In the tech-inundated age of the 2010’s, you would have to be either living under a literal rock or actually Amish to not interact with the daily conveniences of a smart phone. Useful for a plethora of activities, smartphones can do everything from tweeting, insta-ing, pinning and facebooking to informing whether or not you’ll need an umbrella at 4pm tomorrow afternoon.
They are sheer convenience, pocket sized, and are especially useful for pencilling in appointments, dinner dates and important reminders at specific times of which you are reminded by with a cheerful ping (or quack, chyme, fanfare or horn) that alerts you to the notification. Apps such as Cal and Sunrise offer such convenience and, as well as being free, are simple to configure and available over both iOS and Android devices.
Yet I personally, am still very much a fan of the humble physical planner. Everybody is unique, with all of us living and thinking quite differently from each other. Paper planners enable a world of opportunities to create a system that is moulded entirely to your own life, and works entirely for you. Planner applications are often rigid in their configuration and allow little room for individuality.
Further, an actual pen to paper scribble takes much, much less time than creating a reminder on an application. Pencilling in ‘hair appt @ 1pm’ is far less time consuming than going through the process of filling out the many fields needed to create the reminder. With a planner, you have the freedom to write down the details you only absolutely need to know – because who needs a location when you have your doctor appointment at the same clinic every time?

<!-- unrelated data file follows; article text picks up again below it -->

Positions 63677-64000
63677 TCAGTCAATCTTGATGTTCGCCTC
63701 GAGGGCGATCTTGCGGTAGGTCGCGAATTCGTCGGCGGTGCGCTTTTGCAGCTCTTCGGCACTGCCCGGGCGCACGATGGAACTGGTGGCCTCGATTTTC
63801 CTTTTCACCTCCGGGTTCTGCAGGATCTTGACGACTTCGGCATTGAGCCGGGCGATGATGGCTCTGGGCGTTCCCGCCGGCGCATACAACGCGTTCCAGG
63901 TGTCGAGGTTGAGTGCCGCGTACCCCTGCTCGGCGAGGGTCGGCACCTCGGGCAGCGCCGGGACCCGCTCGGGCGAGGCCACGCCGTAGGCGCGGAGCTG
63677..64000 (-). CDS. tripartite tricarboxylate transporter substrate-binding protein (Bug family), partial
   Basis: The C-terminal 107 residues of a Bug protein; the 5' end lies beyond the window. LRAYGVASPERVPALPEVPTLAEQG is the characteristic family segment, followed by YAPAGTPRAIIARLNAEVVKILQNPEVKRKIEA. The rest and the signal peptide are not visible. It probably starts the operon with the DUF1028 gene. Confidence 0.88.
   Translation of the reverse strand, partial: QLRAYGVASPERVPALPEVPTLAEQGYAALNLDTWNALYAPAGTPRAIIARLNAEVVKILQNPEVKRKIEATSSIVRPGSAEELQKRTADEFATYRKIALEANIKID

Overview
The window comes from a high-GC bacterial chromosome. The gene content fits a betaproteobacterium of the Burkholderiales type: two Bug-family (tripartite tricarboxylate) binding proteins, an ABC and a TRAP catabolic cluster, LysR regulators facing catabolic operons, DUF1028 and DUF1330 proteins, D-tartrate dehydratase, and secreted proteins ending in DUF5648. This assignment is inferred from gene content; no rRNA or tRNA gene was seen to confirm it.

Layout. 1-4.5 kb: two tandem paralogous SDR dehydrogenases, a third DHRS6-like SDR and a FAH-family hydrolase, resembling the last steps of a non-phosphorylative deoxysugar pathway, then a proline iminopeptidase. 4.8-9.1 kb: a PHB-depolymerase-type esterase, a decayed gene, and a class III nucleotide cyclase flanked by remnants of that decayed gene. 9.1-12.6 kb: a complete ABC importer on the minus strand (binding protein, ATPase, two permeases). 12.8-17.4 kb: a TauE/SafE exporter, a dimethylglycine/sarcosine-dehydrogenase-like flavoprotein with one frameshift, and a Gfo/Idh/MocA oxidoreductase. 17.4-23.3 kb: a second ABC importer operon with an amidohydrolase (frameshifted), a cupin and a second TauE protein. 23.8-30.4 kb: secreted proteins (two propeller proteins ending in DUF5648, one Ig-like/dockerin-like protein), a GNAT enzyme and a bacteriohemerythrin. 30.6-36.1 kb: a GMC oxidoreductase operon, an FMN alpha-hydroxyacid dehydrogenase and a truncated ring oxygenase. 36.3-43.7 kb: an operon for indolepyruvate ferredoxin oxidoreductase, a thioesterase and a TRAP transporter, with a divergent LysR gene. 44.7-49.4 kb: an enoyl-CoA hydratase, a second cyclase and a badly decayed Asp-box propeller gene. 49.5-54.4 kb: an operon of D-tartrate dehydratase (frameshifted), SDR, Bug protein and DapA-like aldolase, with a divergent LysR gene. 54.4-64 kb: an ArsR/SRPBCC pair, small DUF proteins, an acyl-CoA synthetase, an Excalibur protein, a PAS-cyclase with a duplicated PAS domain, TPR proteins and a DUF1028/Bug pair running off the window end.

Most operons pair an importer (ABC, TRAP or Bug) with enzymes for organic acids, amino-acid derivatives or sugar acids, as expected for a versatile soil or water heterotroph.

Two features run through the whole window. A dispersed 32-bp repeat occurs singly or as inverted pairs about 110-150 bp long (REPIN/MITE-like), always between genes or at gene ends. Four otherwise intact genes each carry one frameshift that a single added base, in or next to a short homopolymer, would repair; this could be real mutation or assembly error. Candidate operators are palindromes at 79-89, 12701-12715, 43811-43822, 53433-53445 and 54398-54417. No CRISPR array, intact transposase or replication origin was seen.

Whilst there are definitive advantages of applications, such as syncing calendars and reminders with others such as family members and friends, I find that, at the end of the day, planner apps only add to the endless onslaught of noise alerts, screen flashes and sound vibrations that strain my eyes, cause headaches and distract me from my day to day life. Planner diaries don’t do that, and my personal one from Kikki K is sooo prettyyyy – with its pink leather bounding, gold hardware, and customisable tabs. Even the paper itself is customisable and removable, so I can update my diary year after year without ever having to buy a brand new one. I consider that a lasting investment.
I’d love to hear your take on the paper vs electronic debate! Leave your thoughts in the comments below.